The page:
Journal article

Are Sarcopenia and Cognitive Dysfunction Comorbid after Stroke in the Context of Brain-Muscle Crosstalk?

Sophia X Sui, Brenton Hordacre, Julie A Pasco

BIOMEDICINES | MDPI | Published : 2021


Stroke is a leading cause of death and disability and is responsible for a significant economic burden. Sarcopenia and cognitive dysfunction are common consequences of stroke, but there is less awareness of the concurrency of these conditions. In addition, few reviews are available to guide clinicians and researchers on how to approach sarcopenia and cognitive dysfunction as comorbidities after stroke, including how to assess and manage them and implement interventions to improve health outcomes. This review synthesises current knowledge about the relationship between post-stroke sarcopenia and cognitive dysfunction, including the physiological pathways, assessment tools, and interventions i..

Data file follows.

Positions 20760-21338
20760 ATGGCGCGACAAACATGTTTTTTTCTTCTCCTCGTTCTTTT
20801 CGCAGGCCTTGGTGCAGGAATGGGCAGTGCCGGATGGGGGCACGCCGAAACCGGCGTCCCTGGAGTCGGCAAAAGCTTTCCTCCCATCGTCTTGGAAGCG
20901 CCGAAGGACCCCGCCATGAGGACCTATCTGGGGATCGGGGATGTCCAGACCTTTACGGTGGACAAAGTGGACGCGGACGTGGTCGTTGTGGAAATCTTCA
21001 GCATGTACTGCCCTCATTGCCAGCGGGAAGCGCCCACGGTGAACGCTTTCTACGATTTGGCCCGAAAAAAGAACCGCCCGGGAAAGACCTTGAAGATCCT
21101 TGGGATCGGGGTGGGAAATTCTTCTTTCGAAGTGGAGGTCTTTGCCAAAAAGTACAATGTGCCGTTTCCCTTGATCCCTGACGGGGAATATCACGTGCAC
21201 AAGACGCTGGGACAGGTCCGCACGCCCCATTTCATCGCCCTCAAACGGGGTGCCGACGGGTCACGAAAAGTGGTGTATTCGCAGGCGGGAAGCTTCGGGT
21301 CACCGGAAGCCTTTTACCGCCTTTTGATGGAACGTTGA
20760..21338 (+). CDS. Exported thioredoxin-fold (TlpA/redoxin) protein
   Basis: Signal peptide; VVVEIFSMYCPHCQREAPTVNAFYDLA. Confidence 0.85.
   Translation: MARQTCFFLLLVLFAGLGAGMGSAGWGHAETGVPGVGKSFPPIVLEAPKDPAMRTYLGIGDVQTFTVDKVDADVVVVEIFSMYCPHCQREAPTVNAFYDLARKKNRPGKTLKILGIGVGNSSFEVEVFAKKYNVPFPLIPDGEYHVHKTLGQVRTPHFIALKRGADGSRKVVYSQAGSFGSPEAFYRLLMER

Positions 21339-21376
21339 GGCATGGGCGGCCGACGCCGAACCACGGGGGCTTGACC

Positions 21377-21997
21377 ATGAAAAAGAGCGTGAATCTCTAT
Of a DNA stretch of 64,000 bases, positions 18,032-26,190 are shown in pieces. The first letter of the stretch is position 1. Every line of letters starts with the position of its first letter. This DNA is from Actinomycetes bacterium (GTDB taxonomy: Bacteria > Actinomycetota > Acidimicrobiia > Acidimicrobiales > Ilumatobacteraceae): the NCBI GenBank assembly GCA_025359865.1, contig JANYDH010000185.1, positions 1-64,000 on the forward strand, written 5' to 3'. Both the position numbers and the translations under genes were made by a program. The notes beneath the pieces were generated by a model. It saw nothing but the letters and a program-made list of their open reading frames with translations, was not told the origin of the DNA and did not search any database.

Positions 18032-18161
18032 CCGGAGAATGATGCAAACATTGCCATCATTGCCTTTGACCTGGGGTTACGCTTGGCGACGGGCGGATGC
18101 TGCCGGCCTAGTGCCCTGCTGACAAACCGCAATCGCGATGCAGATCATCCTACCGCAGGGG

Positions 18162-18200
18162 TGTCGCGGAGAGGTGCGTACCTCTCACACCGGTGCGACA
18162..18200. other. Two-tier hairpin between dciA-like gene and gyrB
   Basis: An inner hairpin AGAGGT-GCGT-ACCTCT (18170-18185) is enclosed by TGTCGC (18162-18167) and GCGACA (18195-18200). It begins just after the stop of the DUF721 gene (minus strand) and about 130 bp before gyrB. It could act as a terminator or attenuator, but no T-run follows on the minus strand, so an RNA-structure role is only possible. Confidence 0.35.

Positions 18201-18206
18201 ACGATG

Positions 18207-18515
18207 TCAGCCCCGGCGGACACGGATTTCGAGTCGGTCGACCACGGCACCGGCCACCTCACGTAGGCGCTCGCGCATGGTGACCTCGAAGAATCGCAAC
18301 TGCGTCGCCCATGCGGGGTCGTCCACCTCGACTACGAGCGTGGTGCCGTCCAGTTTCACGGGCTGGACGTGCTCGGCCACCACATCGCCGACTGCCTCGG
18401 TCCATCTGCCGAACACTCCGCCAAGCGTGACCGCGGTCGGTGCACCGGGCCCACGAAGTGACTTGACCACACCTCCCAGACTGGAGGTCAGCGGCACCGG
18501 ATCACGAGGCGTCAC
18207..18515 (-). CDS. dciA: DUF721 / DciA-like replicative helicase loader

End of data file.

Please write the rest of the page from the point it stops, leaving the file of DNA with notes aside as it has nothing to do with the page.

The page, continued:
View full abstract

University of Melbourne Researchers


Awarded by National Health and Medical Research Council of Australia (NHMRC)

Funding Acknowledgements

S.X.S. was supported by a Deakin Postgraduate Scholarship in conjunction with the Geelong Medical and Hospital Benefits Association (GMHBA) and has been awarded an Executive Dean Health Research Fellowship (Deakin University). BH is supported by a research fellowship from the National Health and Medical Research Council of Australia (NHMRC, 1125054). JAP has received speaker fees from Amgen, Eli Lilly, and Sanofi-Aventis and funding from the NHMRC, Barwon Health, Deakin University, Amgen, the BUPA Foundation, Osteoporosis Australia, the Australian and New Zealand Bone and Mineral Society, the Geelong Community Foundation, Western Alliance, and the Norman Beischer Foundation.